After the jump, check out the soundtrack’s release history and read about the music to the sequel!

Read the rest of this entry »

Written by Mike Duquette

December 2, 2011 at 12:37

Friday Feature: Muppet Memories

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This month, it’s finally time to play the music and light the lights, with the release of The Muppets, a brand new film featuring Kermit The Frog, Miss Piggy, Fozzie Bear, The Great Gonzo and just about all of Jim Henson’s furry, felt-covered creations in an all-new story co-written by fabulous funnyman and human co-star Jason Segel (star of TV’s How I Met Your Mother and co-writer and star of Forgetting Sarah Marshall).

The film, which sees the Muppet gang reunite after years out of the limelight to save their old theatre, is unquestionably one of the major motion picture events of the year, bringing the characters back to a generation that hasn’t had many opportunities to catch them in film or television (the last theatrical venture was 1999’s commercially disappointing Muppets from Space). But more excitingly, it is a great movie. Segel and Nicholas Stoller’s script strikes the perfect balance between unabashed appreciation for the characters and accessible, tasteful humor for modern-day kids and their parents. It wouldn’t be out of place to imagine the dearly departed Henson appreciating its simple, timeless message of the power of friendship and laughter in the face of a pop-cultural landscape that too often dabbles in cynicism and irony.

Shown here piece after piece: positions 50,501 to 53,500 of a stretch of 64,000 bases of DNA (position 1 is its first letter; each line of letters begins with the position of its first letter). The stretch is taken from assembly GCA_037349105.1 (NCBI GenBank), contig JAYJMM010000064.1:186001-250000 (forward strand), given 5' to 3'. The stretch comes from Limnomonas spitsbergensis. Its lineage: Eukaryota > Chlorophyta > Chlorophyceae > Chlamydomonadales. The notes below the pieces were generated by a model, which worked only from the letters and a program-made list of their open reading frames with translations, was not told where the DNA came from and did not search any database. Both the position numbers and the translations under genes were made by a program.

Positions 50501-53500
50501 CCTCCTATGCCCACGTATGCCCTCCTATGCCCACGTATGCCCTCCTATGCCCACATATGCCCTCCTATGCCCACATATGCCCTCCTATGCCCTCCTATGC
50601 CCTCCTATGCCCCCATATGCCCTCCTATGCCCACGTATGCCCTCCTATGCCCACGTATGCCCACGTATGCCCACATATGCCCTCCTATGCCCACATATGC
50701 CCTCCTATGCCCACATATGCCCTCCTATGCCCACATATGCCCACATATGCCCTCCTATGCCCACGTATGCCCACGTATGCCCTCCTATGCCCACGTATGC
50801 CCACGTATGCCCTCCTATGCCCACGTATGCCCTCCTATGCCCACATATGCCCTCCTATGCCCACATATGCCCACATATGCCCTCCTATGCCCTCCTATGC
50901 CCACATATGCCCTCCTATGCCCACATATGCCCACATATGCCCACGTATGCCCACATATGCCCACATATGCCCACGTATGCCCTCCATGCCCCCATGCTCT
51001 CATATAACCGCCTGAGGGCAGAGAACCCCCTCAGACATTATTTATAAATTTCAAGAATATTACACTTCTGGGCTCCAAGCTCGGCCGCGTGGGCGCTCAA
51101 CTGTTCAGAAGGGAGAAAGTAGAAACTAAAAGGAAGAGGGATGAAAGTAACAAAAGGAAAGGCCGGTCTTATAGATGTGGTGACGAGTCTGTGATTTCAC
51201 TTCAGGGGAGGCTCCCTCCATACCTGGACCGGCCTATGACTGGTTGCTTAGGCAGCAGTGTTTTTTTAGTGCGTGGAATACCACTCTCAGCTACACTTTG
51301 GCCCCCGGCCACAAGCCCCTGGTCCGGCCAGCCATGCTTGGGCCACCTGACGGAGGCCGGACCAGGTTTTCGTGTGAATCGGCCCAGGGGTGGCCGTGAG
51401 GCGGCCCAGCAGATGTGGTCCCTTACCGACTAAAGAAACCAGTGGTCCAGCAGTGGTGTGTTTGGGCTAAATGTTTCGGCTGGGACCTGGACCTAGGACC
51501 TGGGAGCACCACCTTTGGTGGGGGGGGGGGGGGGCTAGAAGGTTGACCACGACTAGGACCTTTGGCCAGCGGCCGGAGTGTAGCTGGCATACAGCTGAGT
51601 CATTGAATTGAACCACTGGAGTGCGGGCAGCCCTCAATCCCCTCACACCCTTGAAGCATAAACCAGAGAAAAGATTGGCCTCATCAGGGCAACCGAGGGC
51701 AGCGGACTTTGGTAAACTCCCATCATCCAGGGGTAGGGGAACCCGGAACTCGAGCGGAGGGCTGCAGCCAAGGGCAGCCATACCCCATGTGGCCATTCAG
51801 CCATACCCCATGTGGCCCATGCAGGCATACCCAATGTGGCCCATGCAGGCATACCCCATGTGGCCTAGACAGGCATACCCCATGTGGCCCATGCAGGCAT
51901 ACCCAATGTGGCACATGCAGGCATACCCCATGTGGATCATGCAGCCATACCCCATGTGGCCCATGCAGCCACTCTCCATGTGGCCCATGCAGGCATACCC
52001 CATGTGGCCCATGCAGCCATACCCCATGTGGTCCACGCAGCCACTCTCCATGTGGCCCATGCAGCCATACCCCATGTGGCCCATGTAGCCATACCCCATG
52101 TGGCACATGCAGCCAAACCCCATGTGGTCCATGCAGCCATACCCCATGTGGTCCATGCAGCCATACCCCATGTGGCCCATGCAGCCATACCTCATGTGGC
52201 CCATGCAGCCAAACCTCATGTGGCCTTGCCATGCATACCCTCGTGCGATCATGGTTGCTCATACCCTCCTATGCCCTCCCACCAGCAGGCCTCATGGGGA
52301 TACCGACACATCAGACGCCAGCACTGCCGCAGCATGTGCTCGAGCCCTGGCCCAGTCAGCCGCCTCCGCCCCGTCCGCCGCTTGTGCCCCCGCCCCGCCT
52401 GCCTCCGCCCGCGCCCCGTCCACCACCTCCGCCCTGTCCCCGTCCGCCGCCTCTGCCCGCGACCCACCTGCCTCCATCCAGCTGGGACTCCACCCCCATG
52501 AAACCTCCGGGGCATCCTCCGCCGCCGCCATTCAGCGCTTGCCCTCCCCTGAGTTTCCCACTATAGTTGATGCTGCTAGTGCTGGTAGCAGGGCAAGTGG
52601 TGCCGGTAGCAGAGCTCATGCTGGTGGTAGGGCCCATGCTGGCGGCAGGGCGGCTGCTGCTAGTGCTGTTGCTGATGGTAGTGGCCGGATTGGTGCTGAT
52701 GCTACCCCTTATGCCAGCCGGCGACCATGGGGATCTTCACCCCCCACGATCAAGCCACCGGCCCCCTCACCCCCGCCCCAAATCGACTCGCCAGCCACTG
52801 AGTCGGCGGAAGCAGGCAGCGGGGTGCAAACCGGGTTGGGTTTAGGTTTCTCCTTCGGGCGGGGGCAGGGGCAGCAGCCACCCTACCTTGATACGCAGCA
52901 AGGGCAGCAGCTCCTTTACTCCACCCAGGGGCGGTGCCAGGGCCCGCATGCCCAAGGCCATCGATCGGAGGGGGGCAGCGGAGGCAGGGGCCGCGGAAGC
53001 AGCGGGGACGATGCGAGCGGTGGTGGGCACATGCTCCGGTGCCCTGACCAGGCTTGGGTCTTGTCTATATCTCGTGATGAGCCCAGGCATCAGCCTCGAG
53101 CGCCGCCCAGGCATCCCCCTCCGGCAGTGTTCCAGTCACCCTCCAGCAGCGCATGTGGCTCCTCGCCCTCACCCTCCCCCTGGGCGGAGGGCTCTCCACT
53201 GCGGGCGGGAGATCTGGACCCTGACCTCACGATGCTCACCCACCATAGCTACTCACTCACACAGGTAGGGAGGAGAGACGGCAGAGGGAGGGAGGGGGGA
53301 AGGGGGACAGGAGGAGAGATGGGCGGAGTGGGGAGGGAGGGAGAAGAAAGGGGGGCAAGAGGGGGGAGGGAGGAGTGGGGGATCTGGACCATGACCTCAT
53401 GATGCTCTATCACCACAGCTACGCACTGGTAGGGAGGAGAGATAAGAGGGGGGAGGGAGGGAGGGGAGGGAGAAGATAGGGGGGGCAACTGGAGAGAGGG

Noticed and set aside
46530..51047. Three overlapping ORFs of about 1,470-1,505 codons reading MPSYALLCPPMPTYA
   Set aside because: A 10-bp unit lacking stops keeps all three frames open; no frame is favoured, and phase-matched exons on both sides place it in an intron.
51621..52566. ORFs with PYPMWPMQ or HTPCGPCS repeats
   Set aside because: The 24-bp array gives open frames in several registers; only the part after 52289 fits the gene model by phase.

And the music! Longtime fans will appreciate the appearance of some of the most famous Muppet tunes in the new film, but the new songs, most of them written by Bret McKenzie – best known as half of the comedy-folk duo Flight of the Conchords – possess exactly the kind of spirit you’d want from a Muppet movie. (In particular, “Life’s a Happy Song” is destined to score more than a few trips to the Disney parks.) Indeed, music has been an integral part of Muppetology since the very beginning: from the inescapable theme from Sesame Street to the endearing kitchen-sink/music hall playlists of each episode of The Muppet Show (often sprinkled with a dash of endearing originals, like Joe Raposo’s “Bein’ Green”).

It’s in that spirit that we present this weekend’s Friday Feature, which showcases the soundtracks of those first three Muppet movies which set the template for this great new one. All of them have some wonderfully captivating songs (and stories behind songs) as well as – what else? – checkered histories on CD. So for the lovers, the dreamers and you: this is our tribute to Muppet movie music, and it starts after the jump.

Read the rest of this entry »

Written by Mike Duquette

November 25, 2011 at 11:17